A long round piece of steel with a hole down the middle. What could be simpler?
It’s not as if pipelines are new technology. Welded steel pipe has been around for decades. Locking bar steel pipe (as used for the Coolgardie water pipeline) was developed over 100 years ago. Wood stave pipe is much older but still used in some places (in fact still made). The Romans are well known for lead pipe. And clay pipes have been found from as far back as 4000 BC.
Pipelines are a very mature technology. But because it’s mature we’ve learned to push the boundaries. What other structure adopts an allowable stress that is 80% of the yield strength? What other metallic structure is buried in the ground and expected to provide decades of service (at that high stress level) with minimal further attention? When you push the boundaries like that you have to have a very clear understanding of what you are doing. That’s one reason we need pipeline engineering.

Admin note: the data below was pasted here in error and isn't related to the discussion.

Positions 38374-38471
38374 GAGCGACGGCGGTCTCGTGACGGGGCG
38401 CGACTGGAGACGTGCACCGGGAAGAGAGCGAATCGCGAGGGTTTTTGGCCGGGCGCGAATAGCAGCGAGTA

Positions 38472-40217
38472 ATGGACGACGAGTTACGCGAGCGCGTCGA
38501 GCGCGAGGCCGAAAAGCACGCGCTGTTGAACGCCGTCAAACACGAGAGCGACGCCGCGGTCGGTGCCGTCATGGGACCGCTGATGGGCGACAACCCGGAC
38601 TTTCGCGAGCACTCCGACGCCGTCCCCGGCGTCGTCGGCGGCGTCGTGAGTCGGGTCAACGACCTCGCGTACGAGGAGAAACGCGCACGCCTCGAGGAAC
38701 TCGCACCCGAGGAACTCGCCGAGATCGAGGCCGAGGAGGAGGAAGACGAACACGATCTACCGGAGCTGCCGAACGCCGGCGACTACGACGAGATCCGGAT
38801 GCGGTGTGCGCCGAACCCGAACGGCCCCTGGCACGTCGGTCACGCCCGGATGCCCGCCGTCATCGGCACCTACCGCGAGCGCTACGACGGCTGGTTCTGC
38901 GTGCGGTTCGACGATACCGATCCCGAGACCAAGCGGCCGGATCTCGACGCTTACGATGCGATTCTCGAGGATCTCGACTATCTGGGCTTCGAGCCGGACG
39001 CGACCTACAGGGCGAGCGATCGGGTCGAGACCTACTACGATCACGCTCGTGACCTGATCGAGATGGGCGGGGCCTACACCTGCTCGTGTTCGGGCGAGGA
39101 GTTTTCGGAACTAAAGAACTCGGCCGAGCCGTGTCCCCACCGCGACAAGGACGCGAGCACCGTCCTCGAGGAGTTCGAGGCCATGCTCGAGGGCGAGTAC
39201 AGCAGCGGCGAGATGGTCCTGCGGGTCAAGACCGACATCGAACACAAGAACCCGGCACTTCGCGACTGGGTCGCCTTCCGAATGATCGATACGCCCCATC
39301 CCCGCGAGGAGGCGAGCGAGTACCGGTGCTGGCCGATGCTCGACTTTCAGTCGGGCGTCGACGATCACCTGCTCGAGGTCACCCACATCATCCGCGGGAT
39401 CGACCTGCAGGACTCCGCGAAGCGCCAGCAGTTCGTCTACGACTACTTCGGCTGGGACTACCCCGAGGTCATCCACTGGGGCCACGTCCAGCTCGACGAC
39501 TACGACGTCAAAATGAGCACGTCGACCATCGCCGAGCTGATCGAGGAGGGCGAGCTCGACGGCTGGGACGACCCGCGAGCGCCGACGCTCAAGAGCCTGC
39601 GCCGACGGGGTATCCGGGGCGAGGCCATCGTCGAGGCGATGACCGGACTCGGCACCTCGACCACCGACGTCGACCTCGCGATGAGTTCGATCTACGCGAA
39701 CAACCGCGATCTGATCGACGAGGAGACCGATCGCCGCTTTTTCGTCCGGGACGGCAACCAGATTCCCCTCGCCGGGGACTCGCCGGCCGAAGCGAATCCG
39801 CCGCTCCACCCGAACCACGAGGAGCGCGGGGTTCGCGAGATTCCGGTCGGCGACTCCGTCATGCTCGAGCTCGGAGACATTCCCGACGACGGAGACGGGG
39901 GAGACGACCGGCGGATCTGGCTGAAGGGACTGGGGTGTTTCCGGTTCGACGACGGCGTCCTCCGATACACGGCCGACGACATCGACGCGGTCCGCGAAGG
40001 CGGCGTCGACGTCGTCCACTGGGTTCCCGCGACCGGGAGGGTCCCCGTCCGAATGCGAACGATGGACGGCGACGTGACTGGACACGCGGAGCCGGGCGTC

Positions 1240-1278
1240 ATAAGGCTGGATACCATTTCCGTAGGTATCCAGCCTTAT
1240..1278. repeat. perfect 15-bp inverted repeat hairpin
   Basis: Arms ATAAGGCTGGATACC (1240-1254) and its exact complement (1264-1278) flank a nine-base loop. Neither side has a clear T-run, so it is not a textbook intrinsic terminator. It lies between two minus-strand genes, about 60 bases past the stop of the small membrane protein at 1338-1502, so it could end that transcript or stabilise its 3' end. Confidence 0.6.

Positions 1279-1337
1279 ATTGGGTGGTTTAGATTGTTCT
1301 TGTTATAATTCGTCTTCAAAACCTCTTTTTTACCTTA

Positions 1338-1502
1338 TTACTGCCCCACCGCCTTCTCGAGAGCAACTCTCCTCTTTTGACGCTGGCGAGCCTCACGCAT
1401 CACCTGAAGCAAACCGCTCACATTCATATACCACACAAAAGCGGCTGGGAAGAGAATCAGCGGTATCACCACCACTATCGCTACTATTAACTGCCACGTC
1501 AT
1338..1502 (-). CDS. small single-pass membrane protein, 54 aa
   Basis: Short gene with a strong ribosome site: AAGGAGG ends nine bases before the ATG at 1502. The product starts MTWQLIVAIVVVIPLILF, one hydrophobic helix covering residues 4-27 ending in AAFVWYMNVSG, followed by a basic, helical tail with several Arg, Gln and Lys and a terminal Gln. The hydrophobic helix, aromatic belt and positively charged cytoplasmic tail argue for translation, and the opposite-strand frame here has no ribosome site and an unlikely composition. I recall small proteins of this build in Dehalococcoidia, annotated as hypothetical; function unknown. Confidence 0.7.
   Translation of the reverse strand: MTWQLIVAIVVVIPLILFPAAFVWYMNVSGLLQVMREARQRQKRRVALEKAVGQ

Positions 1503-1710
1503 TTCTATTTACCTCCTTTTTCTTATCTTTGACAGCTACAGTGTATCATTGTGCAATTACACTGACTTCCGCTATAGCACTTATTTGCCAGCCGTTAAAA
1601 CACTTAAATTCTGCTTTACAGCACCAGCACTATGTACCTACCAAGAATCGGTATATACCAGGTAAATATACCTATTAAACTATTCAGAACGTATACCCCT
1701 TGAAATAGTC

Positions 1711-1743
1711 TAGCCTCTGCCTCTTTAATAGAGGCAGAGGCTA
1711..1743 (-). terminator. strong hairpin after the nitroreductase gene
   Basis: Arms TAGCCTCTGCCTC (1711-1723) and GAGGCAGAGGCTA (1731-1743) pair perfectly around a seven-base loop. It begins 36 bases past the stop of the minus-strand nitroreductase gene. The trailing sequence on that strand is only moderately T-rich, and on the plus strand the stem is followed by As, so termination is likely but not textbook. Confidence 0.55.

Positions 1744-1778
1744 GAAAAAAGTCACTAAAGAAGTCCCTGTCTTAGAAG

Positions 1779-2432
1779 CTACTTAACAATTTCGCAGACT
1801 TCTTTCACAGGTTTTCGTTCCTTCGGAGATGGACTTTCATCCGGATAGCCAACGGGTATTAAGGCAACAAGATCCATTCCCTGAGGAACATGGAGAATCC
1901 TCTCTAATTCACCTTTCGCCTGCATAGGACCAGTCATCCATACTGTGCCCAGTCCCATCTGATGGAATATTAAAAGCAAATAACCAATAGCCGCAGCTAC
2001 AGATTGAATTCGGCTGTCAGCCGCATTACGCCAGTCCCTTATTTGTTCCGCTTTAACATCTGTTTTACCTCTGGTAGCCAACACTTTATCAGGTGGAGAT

The other reason is safety. Gas and oil pipelines convey fluids that have potential to cause catastrophe, they do it at extreme pressures (that we become blasé about), and they do it in areas freely accessible to the public.
So our long round piece of steel with a hole becomes deceptively sophisticated. Sophisticated enough that one can spend an entire career in pipeline engineering and still have in-depth expertise in only a part of the field.